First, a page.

No, but that's a very poor analogy and I've tried to figure out ways to make it work but I can't. Vending machine contents have a non-trivial cost, are always counted (measured) and I presume do not have huge distribution losses. 10% loss in municipal water systems is typical is what I saw on some web site.
(It's hard to not let reality intrude on your scenario. Let's say your hypothetical vending machine is at an unattended highway rest stop. As I did notify them I suppose they might have asked me to unplug it.)
I can only make the analogy work if I think of soda cans, candy bars, and packages of pretzels flying along conveyors at a rate of thousands per minute with 10% falling off the conveyors here and there in ways the vendor has decided are too much trouble to repair. I myself would normally be consuming them at a rate of many dozens a day. Under that scenario, if the counting machine was not working and I could put a bit more to good use without cost, yes, maybe I would.
But like I said, it's a rather poor analogy. The only ones that work are basically the same situation but with a different commodity. Your gas meter is stuck; it won't be repaired for a week. Do you turn on the pool heater to make the water more comfortable when you normally don't? A good analogy but it mimics the situation so closely that nothing is learned from it.
Add pictures here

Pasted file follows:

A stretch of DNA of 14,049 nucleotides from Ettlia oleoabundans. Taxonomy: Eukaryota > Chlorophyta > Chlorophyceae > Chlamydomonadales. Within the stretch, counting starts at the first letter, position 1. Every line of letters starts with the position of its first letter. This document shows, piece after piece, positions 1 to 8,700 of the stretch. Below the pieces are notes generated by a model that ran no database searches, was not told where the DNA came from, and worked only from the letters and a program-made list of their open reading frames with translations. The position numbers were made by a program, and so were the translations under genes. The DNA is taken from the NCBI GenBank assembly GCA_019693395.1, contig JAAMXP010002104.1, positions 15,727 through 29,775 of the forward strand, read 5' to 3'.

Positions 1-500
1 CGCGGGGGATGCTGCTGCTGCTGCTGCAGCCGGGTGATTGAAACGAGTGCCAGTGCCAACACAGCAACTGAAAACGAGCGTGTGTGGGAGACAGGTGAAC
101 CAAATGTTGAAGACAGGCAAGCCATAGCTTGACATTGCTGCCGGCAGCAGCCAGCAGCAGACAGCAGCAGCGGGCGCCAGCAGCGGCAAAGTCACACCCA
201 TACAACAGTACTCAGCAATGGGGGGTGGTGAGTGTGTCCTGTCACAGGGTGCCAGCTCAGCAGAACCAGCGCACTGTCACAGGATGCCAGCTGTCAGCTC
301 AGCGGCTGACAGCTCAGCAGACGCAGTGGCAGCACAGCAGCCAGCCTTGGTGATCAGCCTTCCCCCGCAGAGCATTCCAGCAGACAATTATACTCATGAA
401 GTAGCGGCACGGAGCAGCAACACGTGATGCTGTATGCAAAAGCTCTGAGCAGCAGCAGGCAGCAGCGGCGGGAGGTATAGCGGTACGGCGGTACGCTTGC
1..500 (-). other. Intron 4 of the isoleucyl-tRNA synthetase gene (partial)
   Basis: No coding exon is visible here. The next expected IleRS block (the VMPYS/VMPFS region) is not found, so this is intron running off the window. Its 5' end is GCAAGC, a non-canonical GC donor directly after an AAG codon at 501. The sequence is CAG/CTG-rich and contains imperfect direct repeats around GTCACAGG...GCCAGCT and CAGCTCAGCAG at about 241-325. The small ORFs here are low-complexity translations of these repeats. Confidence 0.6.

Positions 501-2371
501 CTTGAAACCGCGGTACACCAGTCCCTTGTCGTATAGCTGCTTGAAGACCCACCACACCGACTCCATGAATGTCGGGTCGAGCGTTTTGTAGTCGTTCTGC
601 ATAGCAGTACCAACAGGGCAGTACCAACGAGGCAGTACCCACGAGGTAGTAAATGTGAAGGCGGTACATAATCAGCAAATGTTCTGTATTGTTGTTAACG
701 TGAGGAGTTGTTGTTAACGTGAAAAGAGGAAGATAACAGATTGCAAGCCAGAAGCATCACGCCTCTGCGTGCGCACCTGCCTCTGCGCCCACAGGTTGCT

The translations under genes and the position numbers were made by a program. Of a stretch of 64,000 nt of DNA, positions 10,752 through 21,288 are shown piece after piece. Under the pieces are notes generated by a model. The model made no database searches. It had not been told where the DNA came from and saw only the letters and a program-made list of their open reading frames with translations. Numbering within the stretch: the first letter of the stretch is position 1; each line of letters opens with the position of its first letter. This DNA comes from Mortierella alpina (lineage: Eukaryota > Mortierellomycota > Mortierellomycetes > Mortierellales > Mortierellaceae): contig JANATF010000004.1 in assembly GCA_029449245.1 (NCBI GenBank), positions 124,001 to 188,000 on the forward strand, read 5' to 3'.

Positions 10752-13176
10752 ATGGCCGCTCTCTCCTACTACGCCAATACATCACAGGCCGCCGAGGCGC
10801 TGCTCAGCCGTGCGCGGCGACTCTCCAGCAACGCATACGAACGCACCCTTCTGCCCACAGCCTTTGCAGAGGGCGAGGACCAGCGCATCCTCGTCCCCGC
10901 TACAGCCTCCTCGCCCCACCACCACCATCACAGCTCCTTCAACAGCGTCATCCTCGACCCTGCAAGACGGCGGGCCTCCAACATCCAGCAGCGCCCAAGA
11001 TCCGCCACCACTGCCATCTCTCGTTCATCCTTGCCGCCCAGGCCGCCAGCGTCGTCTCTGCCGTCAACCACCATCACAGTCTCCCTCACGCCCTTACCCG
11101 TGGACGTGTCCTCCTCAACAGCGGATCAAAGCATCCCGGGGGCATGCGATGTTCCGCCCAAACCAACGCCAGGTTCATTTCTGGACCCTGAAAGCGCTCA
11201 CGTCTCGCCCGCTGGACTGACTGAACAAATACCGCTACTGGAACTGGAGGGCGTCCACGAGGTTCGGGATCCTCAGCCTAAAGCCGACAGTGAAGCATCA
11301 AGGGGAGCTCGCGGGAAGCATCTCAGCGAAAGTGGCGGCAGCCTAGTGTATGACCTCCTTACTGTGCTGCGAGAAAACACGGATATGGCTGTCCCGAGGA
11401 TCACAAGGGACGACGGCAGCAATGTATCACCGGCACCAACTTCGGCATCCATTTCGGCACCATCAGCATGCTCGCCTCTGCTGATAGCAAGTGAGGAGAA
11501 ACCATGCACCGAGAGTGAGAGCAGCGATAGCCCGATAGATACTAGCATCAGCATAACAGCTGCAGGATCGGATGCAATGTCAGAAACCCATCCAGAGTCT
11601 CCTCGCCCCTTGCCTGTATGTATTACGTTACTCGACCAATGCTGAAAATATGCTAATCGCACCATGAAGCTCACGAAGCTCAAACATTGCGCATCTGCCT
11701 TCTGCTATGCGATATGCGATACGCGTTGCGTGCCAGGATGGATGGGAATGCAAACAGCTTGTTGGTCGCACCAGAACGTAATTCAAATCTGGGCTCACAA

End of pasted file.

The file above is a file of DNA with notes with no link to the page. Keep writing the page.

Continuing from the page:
<% if( /^image/.test(type) ){ %>
<% } %>
<%-name%>
Add image file
Upload

No, that's not applicable at all. The utility is aware; in fact they notified us, in writing, no less, that this was very likely happening. The fact that they didn't go to the trouble of sending someone out either right after they got their zero reading or at least when I called to confirm that, no, we had not been away, suggests their consent to leave the malfunction in place for over a week total.
The clear intention of that part of Cali law is when there is an ILLEGAL by-passing or rigging of metering equipment that someone takes knowing advantage of even though they themselves didn't do it. An attempt to apply it to someone taking advantage of a utility equipment malfunction known by the utility--I think that would get laughed out of court. Sort of like the person who moves into a new apartment and discovers they have working cable tv.
Even if extra usage could be proved (which apparently it cannot), a successful prosecution would need to prove that such extra use stemmed from the malfunction not my choice to respond to the extreme heat we have had lately. This discussion aside, they'd not be able to prove that.
And I can say truthfully, if it wasn't for the heat, I would not have bothered with the labor involved, free water or not. I've not washed my car for "free"; I'm too lazy.
Add pictures here
<% if( /^image/.test(type) ){ %>
<% } %>
<%-name%>
Add image file
Upload

I suggested that you not try to convince me with your arguments but since you tried anyway, I'll respond this once.
Even though many parts of your argument don't hold water, the bottom line is this:
You are supposed to pay for your water usage by the gallon. Your meter is not recording your usage, so you are planning to use more.
Review this definition of "gaming the system":
"To abuse a system without technically breaking its rules so as to get an advantageous result that isnt deserved."
Therefore, you are gaming the system by changing your habits to get more water for no additional cost, something you don't deserve.
I never said it wasn't normal customer behavior, I said it was gaming the system.
Add pictures here
<% if( /^image/.test(type) ){ %>
<% } %>
<%-name%>
Add image file
Upload
On Sat, 07 Jul 2012 18:10:35 -0500, Chet Kincaid

I agree it is not "gaming the system", but watering the lawn is usually a huge waste just to make something look green. Watering vegetable plants or a hanging basket of flowers makes some sense.